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Rubbing people the wrong way

   26 April 2018   l   Johnny Masilela    l   Views: 42   l   25 days ago  


We got into a heated exchange, the late Andrew Molefe and I, when he dared that he was the one who introduced me to controversial columnist, David Bullard.

I did not take kindly to that because I had been following Dave for quite a while, and dare I say, Andrew was trained by me as a piccanin wannabe reporter.

Now here we go again, if you are the type who is sensitive to race-based humour or satire, stop reading right here.

So you choose to read on? Fine with me.

Ladies and gentlemen, please rise to welcome the most controversial David Bullard, affectionately known to many of us black journalists as Bullyboy.

Shortly after he was sworn into office, President Nelson Mandela spoke with compassion about how our white compatriots should consider asking forgiveness from us blacks regarding Apartheid.

Bullyboy was among the first whiteys to apologise, sort of.

If memory serves me well, Bullard humbled himself and “apologised” for bringing civilization to the Dark Continent … for providing us with proper clothing in exchange of animal hides … for teaching us how to drive a motorised vehicle in exchange of mule-carts.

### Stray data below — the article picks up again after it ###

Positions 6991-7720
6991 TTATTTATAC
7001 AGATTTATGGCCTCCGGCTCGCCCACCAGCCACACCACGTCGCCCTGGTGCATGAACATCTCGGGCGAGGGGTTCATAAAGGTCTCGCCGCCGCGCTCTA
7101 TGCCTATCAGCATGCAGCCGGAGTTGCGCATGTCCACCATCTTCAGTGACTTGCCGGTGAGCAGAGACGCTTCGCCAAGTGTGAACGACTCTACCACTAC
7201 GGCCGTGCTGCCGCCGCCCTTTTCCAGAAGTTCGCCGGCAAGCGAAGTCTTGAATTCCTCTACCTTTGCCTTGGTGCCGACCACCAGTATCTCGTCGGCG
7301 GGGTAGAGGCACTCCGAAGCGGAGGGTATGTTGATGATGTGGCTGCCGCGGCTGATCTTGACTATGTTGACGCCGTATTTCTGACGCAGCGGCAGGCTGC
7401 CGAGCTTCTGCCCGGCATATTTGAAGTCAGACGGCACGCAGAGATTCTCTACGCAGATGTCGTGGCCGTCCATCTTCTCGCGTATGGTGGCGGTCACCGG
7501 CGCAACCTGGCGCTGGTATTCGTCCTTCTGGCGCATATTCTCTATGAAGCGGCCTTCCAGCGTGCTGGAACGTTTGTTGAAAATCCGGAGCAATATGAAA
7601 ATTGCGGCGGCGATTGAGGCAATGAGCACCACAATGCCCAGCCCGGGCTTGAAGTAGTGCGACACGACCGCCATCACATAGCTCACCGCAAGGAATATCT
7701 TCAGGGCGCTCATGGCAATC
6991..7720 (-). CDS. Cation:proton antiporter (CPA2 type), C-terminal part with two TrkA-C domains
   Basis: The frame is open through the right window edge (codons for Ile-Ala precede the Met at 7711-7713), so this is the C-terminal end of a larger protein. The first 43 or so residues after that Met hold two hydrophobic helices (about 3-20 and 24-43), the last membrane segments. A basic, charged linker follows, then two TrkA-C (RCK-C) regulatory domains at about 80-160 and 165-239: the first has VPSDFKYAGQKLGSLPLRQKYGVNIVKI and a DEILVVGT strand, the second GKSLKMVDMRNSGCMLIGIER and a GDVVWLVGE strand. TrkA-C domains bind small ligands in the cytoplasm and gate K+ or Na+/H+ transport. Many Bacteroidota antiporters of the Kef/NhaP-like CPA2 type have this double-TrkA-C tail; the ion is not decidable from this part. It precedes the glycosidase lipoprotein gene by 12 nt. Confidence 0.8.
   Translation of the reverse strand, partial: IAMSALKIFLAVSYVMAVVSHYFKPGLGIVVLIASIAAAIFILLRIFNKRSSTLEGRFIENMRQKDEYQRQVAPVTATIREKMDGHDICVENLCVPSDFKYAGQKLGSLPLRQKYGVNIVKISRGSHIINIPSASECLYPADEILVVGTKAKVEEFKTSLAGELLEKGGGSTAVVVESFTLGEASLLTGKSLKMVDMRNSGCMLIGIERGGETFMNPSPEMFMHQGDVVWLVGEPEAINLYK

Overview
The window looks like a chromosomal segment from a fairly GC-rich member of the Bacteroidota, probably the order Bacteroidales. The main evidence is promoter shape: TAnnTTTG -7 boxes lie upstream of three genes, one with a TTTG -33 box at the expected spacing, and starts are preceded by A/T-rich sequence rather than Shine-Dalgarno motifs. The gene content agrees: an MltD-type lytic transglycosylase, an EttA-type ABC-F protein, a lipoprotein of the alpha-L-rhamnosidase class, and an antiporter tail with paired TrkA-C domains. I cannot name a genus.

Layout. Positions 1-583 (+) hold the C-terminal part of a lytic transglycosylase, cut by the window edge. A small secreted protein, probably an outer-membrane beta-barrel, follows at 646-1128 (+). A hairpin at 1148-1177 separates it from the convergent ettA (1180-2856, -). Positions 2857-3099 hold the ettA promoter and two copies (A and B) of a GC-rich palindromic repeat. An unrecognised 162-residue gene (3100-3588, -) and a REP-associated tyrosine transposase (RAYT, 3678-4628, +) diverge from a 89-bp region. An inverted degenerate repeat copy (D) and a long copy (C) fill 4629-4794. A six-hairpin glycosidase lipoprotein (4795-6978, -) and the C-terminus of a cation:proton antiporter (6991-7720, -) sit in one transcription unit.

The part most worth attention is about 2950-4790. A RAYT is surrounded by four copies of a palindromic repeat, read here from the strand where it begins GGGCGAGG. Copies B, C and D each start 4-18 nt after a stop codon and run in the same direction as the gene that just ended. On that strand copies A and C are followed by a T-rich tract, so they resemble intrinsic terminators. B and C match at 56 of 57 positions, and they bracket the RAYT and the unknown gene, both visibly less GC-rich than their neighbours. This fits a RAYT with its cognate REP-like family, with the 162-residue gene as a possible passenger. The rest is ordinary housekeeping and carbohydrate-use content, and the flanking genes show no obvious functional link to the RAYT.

And guess what, while our whitey colleagues across newsrooms were left blushing and screaming “racist”, fellow “darkie” journalists related to the story in-between bursts of laughter.

In his response — of course between peals of laughter — seasoned journalist and author, Lucas Ledwaba, agreed Bullyboys’ writings bordered on racism, but applauded the man’s “effective” kind of narrative.

A giggling Andrew Molefe rushed down the stairs from the City Press to Sunday Sun to declare to me: “Hey you non-White, did you read Bullyboy’s column today?”

Surfing the internet recently, I stumbled onto a piece by an Indian fellow, Kanthan Pillay, titled “In defence of David Bullard.”

In the article Pillay rightfully dared that instead of firing Bullyboy, the Sunday Times should place him side by side with the controversial Jon Qwelane.

When some “whiteys” called African traditional rites “barbaric”, JQ was the columnist who rose to the ancestors’ defence.

“What about those who gather in a shrine every Sunday, burning incense? Is this not worse?” And so JQ triggered a fierce race-based debate.

Pillay further observed that Bullyboy knows how to rub people the wrong way, “and he does it well”. Of course that is his (Bullyboy) job!

Suffice to say many of us journalists still wish a brave newspaper editor could sign on our one and only Bullyboy.




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